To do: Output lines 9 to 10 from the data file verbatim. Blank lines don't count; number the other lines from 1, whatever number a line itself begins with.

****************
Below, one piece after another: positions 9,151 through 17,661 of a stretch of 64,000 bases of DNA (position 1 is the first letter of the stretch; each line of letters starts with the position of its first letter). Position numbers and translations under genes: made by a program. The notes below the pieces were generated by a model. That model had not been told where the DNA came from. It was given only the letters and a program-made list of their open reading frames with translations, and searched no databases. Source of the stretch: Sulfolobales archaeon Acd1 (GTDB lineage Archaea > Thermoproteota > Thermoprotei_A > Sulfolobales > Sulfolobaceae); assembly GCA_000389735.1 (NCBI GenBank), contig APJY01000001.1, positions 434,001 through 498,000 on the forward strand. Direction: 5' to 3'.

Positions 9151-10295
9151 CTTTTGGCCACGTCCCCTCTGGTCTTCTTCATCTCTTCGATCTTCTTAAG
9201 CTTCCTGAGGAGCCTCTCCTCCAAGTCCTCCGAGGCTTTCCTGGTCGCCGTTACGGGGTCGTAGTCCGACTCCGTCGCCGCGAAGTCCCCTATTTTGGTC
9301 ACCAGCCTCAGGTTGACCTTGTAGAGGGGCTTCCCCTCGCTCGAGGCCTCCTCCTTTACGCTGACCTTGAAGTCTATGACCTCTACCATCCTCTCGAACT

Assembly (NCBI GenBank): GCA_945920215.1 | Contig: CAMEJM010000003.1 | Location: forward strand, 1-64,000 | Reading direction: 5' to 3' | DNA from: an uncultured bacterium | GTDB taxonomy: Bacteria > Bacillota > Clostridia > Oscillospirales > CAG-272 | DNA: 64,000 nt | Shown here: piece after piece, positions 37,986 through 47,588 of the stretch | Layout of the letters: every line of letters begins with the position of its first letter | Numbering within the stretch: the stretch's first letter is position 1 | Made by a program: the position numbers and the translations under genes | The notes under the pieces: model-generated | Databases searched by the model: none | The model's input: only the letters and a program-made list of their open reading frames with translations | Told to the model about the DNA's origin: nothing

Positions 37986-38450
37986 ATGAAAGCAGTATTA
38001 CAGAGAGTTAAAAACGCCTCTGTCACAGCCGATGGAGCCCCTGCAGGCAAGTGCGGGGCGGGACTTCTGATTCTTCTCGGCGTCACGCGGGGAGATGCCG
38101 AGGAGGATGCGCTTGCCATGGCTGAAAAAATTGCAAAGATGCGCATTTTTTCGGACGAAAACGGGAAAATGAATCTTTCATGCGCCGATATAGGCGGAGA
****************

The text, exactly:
38001 CAGAGAGTTAAAAACGCCTCTGTCACAGCCGATGGAGCCCCTGCAGGCAAGTGCGGGGCGGGACTTCTGATTCTTCTCGGCGTCACGCGGGGAGATGCCG
38101 AGGAGGATGCGCTTGCCATGGCTGAAAAAATTGCAAAGATGCGCATTTTTTCGGACGAAAACGGGAAAATGAATCTTTCATGCGCCGATATAGGCGGAGA